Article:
The New Year means it is time to set new goals and resolutions that can guide our actions over the next 12 months. This new year in particular, is also the start of a new decade. This means, for many of us, that we are looking at what is both important to us now as well as ways to ensure that our loved ones are protected under all future circumstances. As you look at your estate plan, it is important to have confidence that it reflects your wishes and can achieve what you need well into the future.

Should estate planning be a priority for a blended family in the new year? The simple answer is yes. A blended family is one where there can be different spouses as well as children, and grandchildren, from different marriages who come together as a family unit. Let us share with you three concerns surrounding blended family estate planning that you may need to take into consideration now, and going into a new decade.

1. Crisis situations may cause conflict. None of us want to consider a time when we will no longer be here. Perhaps even more concerning is considering a time when our family members would not be able to live in a harmonious situation. Unfortunately, any form of crisis can cause conflict. This can be especially true when it comes to an estate planning family situation where children, grandchildren, and even spouses share different opinions on health care and financial decisions. Ensuring family harmony is just one of the reasons why updating and creating an estate plan that is sympathetic to these challenges may be able to help minimize issues in the future.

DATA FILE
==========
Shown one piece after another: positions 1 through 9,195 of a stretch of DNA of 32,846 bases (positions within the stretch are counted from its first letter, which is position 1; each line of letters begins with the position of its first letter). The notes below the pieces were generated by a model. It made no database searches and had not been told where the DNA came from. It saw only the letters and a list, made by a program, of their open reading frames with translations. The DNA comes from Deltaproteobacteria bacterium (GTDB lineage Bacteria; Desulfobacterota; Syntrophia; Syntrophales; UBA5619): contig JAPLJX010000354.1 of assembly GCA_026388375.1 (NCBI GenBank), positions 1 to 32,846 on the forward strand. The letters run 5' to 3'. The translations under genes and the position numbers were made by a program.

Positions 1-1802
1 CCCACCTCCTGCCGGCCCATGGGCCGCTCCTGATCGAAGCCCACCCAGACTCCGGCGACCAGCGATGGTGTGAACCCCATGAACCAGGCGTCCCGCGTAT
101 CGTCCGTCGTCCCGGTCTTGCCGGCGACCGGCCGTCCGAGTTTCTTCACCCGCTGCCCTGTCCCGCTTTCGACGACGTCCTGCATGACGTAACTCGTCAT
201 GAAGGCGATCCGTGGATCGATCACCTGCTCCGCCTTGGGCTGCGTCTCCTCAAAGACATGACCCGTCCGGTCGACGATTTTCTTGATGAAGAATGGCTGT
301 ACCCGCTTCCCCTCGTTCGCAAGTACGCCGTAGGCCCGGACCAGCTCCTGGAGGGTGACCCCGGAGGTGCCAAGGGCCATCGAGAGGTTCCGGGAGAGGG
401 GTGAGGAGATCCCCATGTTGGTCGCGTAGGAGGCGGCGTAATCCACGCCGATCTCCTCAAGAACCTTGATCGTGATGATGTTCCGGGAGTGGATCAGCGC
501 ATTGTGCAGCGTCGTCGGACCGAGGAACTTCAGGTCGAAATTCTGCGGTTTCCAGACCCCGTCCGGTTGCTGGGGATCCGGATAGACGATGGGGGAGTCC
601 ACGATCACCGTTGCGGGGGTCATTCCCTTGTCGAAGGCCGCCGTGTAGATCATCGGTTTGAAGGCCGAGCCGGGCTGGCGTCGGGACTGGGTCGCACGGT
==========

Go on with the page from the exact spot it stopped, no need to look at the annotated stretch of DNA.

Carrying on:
2. Different families may have different plans for the future. Similar to the above, adult children and grandchildren may have different goals for an aging parent or grandparent’s health care, finances or legacy. Without clear direction, and a good understanding of who is in charge, there may be additional issues. Do not wait or put off thinking about how important decisions should be handled within your own family structure, especially when it comes to designating the person in charge.

3. Remember, communication can be hard under any circumstance. Communication is not always easy. With more frequent access to casual communication as well, such as texting, miscommunication can happen quite easily. Talk to you loved ones about what you need. Know that helping each person in your family understand what his or her role will be in the future can be critical in ensuring your wishes are honored.

For all these reasons and more, do not put off thinking about the estate planning that you and your family need. Your goals for your blended family, as well as the state and federal laws governing your estate plan, can change over time. Do not put off scheduling a meeting with an experienced estate planning attorney to ensure that your plan can still reach your goals.